Impact of COVID-19 on Unsafe Abortion
Dr Ruth De Leon, Sociedad Panameña de Obstetricia y Ginecología (SPOG) shares how the COVID-19 pandemic is resulting in higher levels of unintended pregnancies in Panama, and as a result places a woman at a greater risk to unsafe abortion and maternal death.
The Panamanian government implemented preventative measures in January 2020, to ensure that access to and the supply of health care remained strong in order to manage COVID-19. Such measures included suspending elective surgeries, visits and external consultations both in the public and private spheres to free-up slots, in addition to suspending vacations for health workers in the public sector as well as making more beds and resources available within the public and private health sector.
Four days after the first case was confirmed in Panama, on March 13, 2020, a curfew occurred, which started out being flexible, of only 8 hours (from 9:00 pm to 5:00 am), but since then there has been a 24-hour curfew.
Today, Panama lives in a total and compulsory quarantine (Panama’s cases and deaths continue to rise), that only allows maximum circulation: two hours a day for three days a week, according to gender and the last number of the personal identity document. Monday, Wednesday and Friday women can mobilise; while Tuesday, Thursday and Saturday, men. Due to the continuous increase in cases and the non-compliance of the population with the restriction rules, since June the absolute curfew was extended, which was previously only for Sunday, and was seen for a period between Saturday at 5: 00 pm and Monday at 5:00 am.
Impact of COVID-19 on comprehensive safe abortion
Even prior to COVID-19 access to safe abortion has been restrictive; abortion provisions are set in the Penal Code and abortion is considered illegal unless a woman’s life is at risk, or that of the fetus, or if the pregnancy is as a result of rape (up to 8 week only). The Penal Code sets that abortion is a crime (Articles 141 – 143) with a sentence of imprisonment of up to three years for the woman who has an abortion and up to eight years for anyone assists her.
FIGO believes that access to safe abortion is essential time-sensitive health care – as recognised by World Health Organisation. During the COVID-19 pandemic, women’s access to safe abortion may be further compromised due to the impact of the quarantine.
It is important that women can continue to exercise their right to a comprehensive safe abortion (as set in the law). It is essential that the necessary legal process to verify and certify a case of sexual violence and the approval of therapeutic abortion cases, by the Ministry of Health’s national committee of abortion, are not disrupted which may result in delays and complications for women.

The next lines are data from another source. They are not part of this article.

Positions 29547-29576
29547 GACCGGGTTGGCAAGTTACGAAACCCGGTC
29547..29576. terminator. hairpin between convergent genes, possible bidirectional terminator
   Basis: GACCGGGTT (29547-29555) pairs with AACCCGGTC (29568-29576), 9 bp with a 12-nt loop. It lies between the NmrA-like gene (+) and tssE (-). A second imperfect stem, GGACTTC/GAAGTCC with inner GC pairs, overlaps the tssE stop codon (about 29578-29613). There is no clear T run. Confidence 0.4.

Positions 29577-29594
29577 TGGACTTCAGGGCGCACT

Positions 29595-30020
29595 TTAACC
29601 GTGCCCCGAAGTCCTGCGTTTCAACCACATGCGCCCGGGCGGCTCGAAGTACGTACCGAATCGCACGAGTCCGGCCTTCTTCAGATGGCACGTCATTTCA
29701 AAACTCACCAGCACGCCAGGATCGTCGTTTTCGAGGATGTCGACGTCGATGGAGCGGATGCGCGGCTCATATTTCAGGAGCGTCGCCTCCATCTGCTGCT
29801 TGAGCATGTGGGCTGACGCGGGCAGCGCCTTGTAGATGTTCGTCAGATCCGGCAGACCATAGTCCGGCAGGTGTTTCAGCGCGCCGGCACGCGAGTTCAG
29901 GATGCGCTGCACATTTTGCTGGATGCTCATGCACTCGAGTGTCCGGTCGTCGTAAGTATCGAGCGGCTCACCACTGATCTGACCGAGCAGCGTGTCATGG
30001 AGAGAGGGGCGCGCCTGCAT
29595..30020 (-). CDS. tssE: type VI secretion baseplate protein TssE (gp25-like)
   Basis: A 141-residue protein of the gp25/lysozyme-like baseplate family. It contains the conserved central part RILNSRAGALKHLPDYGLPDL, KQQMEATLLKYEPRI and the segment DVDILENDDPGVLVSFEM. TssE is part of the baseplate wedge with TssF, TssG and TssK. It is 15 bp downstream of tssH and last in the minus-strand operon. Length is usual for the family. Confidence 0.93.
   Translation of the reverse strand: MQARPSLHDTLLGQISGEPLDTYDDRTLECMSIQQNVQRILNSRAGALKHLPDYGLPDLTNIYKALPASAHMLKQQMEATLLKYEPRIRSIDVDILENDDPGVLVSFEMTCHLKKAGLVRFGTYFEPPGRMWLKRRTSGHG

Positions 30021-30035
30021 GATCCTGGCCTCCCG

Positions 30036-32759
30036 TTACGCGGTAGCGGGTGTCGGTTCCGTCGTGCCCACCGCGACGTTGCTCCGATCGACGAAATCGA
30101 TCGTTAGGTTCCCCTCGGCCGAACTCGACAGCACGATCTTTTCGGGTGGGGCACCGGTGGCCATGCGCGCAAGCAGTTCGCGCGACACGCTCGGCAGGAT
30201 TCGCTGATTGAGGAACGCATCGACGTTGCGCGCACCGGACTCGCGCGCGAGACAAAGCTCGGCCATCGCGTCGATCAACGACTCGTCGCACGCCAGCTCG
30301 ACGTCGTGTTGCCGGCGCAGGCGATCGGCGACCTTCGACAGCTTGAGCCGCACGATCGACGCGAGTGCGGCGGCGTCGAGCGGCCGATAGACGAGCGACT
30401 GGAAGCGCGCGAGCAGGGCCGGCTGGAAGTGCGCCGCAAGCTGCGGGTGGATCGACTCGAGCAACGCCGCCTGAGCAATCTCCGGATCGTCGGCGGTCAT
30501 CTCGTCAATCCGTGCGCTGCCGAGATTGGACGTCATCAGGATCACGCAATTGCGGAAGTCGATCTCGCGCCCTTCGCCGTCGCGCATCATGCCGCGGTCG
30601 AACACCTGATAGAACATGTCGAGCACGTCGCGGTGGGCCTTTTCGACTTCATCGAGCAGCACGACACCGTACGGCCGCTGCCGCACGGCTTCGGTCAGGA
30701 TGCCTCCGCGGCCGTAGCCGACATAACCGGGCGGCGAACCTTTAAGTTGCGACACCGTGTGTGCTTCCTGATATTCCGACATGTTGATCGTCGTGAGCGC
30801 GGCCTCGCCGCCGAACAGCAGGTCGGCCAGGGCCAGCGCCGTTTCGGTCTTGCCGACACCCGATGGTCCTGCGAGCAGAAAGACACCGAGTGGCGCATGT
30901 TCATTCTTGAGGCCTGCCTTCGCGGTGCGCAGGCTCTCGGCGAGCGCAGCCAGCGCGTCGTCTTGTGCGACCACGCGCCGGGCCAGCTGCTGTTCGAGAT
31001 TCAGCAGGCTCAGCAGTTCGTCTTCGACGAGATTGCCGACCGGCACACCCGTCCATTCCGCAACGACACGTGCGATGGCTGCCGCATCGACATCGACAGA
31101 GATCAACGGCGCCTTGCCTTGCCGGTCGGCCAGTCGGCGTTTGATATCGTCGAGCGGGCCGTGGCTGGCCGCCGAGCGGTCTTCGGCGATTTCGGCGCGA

The Ministry of Health (Minsa) has guaranteed that previously established processes to access legal and safe abortion will continue and will not be affected by measures put in place to manage COVID-19, this also includes relevant resources to carry out the medical procedures required for safe abortion cases, such as the manual vacuum aspiration (AMEU). Guaranteeing these rights and resources is essential to ensuring that women can continue to access safe and legal abortion during the COVID-19 pandemic, and they are critical to preventing maternal mortality in Panama.
Due to the COVID-19 pandemic, SPOG is concerned about the increase in cases of domestic and sexual violence against women, which results in an increase in unplanned and unwanted pregnancies. If victims/survivors of domestic violence and sexual violence cannot access abortion care services, and/or established legal processes to access a safe abortion, many women will resort to unsafe abortions, which then exponentially puts them at risk to a maternal death.
In Panama, the majority of women are at risk of unsafe abortion, because of the stigma attached to abortion. A lack of awareness and full understanding of the legal aspects and rights related to safe abortion services – both by the women, and in some cases health workers and other actors such as lawyers, social workers, community leaders poses further barriers. Adolescent women, women who live in poverty, women with low literacy rates, women little or no access to sexual and reproductive education, and women who have a lack of access and understanding on methods contraceptives and quality health care are at in the highest risk group for unsafe abortions and maternal mortality.
SPOG, with the support of FIGO, is working on an Advocating for Safe abortion project that seeks to reduce maternal mortality rates caused by unsafe abortions. It is important not only for SPOG, but that each of FIGO’s 132 National Member Societies work, to strengthen knowledge, education and awareness/understanding among health professionals, women/rights -holders and other sectors of the population on the sexual and reproductive rights of women, which will also achieve a reduction in stigma related to safe abortion.
Recently, through its digital platforms and in partnership with local media, SPOG has released communications that provide information aimed at highlighting the links between COVID-19, and an increase in domestic and sexual violence leading to unwanted pregnancies and unsafe abortions. At the same time SPOG continues to provide information to women and health professionals on the on the grounds that would allow legal access to safe abortion services, and why safe abortions are critical to reducing maternal deaths of women in Panama.